Civilisations and trade can be traced back to the old “Matisco” in the second century BC. Roman, then Gaulois, between 843 and 1600, Mâcon, bordered the Holy German Empire and the Kingdom of France and became a strategic crossroad.
Saint Laurent’s Bridge. Starting out as a small ford, then turned into a wooden bridge built by the Roman Legion, it became a stone bridge with six arches in the eleventh century. One had to pay a toll to cross it. A witness to the religious wars, the bridge was used by the then town governor, William of Saint Pont, to shove the Huguenots over board into the river. This bridge was spared during the Second World War. Today it is made up of 12 arches, lit up at night, and remains the symbol of crossing the Saône from one bank to the other.
The Ursulines Museum. The former nunnery has become a huge and rich museum. The history of Mâcon’s urbanism, an extensive topic, is gathered in the regional archaeological and pre-historic collections. One room is dedicated to seventeenth century pottery, another to traditional Mâcon methods of winemaking. Most riveting, through this panoramic account of ancient art and history, is the fact that every taste is in fact catered for, as the Museum also houses post impressionist, pointillist, post cubist and up to Pop Art paintings and works of art. 5 rue des Ursulines. Tel.: +33 3 85 39 90 38.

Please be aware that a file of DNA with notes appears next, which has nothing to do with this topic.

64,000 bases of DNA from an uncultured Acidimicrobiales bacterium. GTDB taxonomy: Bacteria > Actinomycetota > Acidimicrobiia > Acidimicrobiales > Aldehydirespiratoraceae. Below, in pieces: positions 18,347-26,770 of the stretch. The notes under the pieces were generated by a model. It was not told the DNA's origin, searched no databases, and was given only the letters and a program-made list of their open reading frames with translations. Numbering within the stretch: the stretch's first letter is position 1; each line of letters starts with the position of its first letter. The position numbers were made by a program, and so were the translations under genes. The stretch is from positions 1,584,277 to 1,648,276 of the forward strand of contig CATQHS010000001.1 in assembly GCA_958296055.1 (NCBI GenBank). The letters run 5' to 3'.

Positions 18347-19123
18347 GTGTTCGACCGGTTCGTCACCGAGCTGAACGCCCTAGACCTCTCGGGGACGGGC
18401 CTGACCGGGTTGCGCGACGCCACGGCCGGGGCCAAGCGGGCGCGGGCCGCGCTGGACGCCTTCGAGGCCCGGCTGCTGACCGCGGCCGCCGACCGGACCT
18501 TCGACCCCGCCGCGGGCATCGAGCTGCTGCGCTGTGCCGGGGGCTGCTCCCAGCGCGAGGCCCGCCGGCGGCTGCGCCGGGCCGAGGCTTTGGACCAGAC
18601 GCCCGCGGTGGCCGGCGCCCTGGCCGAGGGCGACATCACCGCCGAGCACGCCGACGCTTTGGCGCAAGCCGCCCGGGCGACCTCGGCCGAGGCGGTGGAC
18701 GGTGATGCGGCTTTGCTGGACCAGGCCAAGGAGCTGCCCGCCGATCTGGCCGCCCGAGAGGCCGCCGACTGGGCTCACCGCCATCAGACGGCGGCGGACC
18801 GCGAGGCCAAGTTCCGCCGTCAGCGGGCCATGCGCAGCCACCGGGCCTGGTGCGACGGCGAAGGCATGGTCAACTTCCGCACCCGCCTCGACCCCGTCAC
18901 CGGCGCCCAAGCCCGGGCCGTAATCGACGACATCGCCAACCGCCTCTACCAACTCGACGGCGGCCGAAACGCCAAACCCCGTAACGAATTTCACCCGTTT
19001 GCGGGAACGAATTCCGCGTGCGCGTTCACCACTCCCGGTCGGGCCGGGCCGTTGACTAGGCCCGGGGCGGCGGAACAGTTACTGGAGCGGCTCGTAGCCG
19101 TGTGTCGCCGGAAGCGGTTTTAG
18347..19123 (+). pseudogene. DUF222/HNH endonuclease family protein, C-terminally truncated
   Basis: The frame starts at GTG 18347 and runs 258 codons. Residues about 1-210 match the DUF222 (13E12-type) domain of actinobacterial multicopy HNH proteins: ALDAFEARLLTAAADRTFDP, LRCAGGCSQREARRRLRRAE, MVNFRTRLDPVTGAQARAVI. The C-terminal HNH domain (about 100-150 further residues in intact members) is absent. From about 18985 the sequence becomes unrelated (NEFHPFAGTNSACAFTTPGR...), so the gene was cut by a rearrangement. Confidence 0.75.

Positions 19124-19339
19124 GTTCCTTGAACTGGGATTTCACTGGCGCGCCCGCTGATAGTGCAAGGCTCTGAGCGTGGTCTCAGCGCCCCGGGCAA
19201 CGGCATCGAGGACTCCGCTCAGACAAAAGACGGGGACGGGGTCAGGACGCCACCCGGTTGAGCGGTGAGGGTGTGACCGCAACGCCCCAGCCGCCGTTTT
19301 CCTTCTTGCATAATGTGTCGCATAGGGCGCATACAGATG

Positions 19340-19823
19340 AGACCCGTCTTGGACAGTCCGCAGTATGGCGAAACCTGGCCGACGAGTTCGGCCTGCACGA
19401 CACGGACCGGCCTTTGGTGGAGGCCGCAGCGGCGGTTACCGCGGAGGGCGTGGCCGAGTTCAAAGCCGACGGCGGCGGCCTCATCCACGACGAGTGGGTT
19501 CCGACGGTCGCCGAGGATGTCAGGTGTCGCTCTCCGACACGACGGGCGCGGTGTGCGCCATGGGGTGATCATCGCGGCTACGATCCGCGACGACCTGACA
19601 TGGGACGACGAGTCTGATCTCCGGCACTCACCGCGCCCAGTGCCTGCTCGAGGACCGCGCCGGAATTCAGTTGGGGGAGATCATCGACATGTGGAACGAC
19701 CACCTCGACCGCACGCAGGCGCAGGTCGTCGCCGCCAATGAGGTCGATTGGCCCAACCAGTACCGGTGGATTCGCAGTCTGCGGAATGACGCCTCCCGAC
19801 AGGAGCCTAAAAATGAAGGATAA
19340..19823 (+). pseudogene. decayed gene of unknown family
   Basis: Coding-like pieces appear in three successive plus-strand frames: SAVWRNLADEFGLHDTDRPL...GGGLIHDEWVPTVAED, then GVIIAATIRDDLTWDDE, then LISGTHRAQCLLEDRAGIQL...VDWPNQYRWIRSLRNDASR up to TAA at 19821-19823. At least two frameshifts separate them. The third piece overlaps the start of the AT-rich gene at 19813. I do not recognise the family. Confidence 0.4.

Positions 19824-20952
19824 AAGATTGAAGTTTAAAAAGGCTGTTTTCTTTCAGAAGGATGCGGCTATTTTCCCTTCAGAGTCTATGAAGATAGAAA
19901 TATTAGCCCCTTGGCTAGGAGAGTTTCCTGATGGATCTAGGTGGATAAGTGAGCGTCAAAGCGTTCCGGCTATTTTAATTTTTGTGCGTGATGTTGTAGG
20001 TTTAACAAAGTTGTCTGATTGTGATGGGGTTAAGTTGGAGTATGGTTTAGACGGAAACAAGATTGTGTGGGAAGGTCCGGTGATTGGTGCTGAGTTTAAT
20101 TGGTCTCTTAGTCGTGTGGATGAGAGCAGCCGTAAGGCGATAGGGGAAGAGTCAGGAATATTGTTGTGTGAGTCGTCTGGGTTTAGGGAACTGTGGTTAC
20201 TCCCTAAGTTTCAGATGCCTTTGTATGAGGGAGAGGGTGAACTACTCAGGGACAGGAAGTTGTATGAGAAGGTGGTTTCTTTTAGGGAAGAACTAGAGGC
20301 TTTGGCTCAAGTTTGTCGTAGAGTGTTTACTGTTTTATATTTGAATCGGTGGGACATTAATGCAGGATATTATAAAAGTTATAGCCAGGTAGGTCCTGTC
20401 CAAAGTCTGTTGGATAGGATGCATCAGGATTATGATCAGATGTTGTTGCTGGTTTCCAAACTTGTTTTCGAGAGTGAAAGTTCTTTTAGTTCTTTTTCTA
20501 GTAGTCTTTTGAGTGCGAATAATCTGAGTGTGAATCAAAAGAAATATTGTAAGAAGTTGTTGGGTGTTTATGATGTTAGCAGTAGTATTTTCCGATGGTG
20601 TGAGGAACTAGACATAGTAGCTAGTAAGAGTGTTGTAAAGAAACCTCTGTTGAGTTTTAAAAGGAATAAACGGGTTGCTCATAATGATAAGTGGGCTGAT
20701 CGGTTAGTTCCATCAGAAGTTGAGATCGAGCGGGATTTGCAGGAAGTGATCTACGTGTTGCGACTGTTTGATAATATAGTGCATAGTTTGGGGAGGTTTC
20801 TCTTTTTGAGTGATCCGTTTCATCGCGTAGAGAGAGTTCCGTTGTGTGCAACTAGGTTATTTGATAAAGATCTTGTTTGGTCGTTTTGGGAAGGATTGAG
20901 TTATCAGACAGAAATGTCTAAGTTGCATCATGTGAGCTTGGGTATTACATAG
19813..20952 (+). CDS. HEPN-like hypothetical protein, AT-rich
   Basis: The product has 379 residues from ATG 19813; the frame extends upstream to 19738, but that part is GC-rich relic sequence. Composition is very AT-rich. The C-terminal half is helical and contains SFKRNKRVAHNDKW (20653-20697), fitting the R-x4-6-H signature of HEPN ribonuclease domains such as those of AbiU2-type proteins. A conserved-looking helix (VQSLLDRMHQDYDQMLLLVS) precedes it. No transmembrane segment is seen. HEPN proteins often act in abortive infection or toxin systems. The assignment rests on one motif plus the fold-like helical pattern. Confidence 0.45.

The Lamartine Museum. Souvenirs and memoirs of Alphonse de Lamartine, the town’s ‘own boy’, have found their way to the second floor of the thirteenth century town house. The life and works of the poet are documented here. 41, rue Sigorgne. Further information at the Tourist Office: Tel.: +33 3 85 39 90 38
Saint Peter’s Church. Built in the nineteenth century by the architect Berthier, who was a pupil of Viollet-le-duc, this church has a three tiered Roman frontispiece, dominated by two bell towers and topped with a stone spire of extraordinary elegance.
La Maison de Bois. Place aux Herbes. The oldest house in Mâcon. Built between 1490 and 1510, its façade is all in wood and decorated with the most hideous statuettes, which the passers-by just love!
La Poularde. A few kilometres from Mâcon at La Chapelle de Guinchay. Don’t hesitate to drop in here to delight your palate. The room is ‘in tone with the place’ but the walls are covered in paintings by such artists as Robert Combas, Hervé de Rosa and Evaristo. And believe me, the pigeon on hay, twice cooked, or the Mieral poultry are just excellent. Olivier Muguet’s modesty matches the level of his talent. Oliver has one star on his apron, which is truly well deserved. Tel.: +33 3 85 36 72 41